In the battle between Pick ‘n Pay and Masstores for exclusive rights to trade as a supermarket in a shopping complex the Constitutional Court, in holding for Masstores, has set out the limits for this type of delictual claim.

Pick ‘n Pay sued Masstores directly because their method of trading allegedly infringed Pick ‘n Pay’s exclusive right to trade as a supermarket in the complex, found in its lease with Hyprop. It was an unlawful competition case.

Unlawful competition

Unlawful competition cases usually claim an infringement of another party’s goodwill. Interference with another party’s contractual relations is not prima facie unlawful. The courts must be presented with evidence of the degree or intensity of fault of the interference.

In this case Pick ‘n Pay had lost its exclusivity but Masstores had not usurped that exclusivity. Pick ‘n Pay could still trade and still have whatever rights it might have against Hyprop under its lease.

Any form of competition poses a threat to a rival business. But not all competition or interference with property interests will constitute unlawful competition. The Bill of Rights protects the right to property but also protects the right to freedom of trade. Courts acknowledge the need for protection of free competition as an important policy consideration when assessing the unlawfulness of competitive conduct.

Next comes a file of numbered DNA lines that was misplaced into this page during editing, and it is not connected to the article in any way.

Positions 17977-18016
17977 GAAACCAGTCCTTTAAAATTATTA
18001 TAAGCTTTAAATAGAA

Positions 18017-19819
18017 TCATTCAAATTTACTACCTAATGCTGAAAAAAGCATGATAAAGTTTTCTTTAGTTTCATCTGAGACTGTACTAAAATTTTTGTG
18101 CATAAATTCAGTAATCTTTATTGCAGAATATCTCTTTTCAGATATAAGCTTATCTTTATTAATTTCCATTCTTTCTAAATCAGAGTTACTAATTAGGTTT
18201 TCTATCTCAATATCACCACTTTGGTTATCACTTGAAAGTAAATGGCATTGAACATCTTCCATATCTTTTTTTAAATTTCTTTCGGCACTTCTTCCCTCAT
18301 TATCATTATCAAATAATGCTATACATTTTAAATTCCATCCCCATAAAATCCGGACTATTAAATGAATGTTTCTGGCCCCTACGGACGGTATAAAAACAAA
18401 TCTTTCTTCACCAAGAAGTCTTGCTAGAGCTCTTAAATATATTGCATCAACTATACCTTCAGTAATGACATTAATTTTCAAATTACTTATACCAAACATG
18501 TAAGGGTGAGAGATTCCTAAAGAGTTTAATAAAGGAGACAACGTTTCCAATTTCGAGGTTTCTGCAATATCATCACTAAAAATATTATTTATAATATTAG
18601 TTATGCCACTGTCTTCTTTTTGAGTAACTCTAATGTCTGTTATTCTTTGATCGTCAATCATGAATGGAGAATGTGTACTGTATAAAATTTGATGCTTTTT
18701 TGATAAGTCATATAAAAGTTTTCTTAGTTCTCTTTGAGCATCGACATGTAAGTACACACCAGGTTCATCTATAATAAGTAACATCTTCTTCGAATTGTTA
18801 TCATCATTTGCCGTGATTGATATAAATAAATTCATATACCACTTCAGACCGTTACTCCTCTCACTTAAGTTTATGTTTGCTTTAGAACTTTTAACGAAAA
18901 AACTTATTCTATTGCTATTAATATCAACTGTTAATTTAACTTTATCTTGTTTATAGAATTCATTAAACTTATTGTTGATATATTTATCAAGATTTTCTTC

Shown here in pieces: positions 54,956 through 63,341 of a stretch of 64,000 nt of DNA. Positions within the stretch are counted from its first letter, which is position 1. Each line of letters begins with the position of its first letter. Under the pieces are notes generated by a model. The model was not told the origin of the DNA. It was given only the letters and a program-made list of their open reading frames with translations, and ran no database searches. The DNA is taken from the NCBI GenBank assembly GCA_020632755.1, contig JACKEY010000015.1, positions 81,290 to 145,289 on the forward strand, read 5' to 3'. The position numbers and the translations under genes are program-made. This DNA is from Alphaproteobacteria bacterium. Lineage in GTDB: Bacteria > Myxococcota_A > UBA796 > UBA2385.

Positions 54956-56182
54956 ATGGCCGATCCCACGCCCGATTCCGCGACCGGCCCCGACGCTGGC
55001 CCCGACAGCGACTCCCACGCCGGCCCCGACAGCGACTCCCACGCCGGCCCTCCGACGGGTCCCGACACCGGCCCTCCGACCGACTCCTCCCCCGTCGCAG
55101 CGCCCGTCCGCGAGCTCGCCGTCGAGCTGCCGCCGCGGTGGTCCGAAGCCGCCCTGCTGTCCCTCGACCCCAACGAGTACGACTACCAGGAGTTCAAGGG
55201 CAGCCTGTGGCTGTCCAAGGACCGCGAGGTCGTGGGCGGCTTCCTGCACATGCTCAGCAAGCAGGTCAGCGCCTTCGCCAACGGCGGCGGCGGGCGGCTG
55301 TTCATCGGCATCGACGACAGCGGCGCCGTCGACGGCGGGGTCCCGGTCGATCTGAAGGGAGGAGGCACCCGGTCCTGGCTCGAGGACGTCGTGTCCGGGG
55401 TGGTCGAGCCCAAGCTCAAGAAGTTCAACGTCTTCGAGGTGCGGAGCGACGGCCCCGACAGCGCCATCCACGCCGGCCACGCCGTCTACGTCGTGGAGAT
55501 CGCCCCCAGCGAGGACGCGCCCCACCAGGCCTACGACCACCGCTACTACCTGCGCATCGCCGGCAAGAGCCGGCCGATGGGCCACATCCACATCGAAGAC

Third party infringements of contractually derived rights

As a general proposition, there is no legal duty on third parties not to infringe contractually derived exclusive rights to trade. The question is whether the particular circumstances justify protection. In the present case there were no particular circumstances because Pick ‘n Pay could enforce their rights against Hyprop under their lease and there is no need to extend the concept of wrongfulness to allow a direct action between the two tenants.

A delictual claim may be available in these circumstances if there were evidence that Masstores had used or exercised its own rights in an unreasonable manner, for instance grounded in malice or as an abuse of rights. There was no such evidence in this case. Pick ‘n Pay’s claim was dismissed.

Two other interesting issues arose:

  • Firstly, the Constitutional Court suggested that if Pick ‘n Pay wanted to protect its rights it should obtain a negative personal servitude and not merely a personal right under the lease. The chances of shopping complex owners giving a personal servitude to one tenant do not seem to be likely.
  • Secondly, the court pointed out that the principles discussed also affect restraint of trade cases. We are reminded that in a restraint of trade case there must be proof of interference with a protectable right. For example, there could be proof that the new employer with a restraint binding between the employee and a former employer interfered with a protectable right such as the former employer’s right to protect its goodwill. In the absence of a protectable interest like goodwill a restraint will not be enforced against the contracting party or the third party who assisted in or induced the breach.

[The case is Masstores v Pick ‘n Pay Retailers]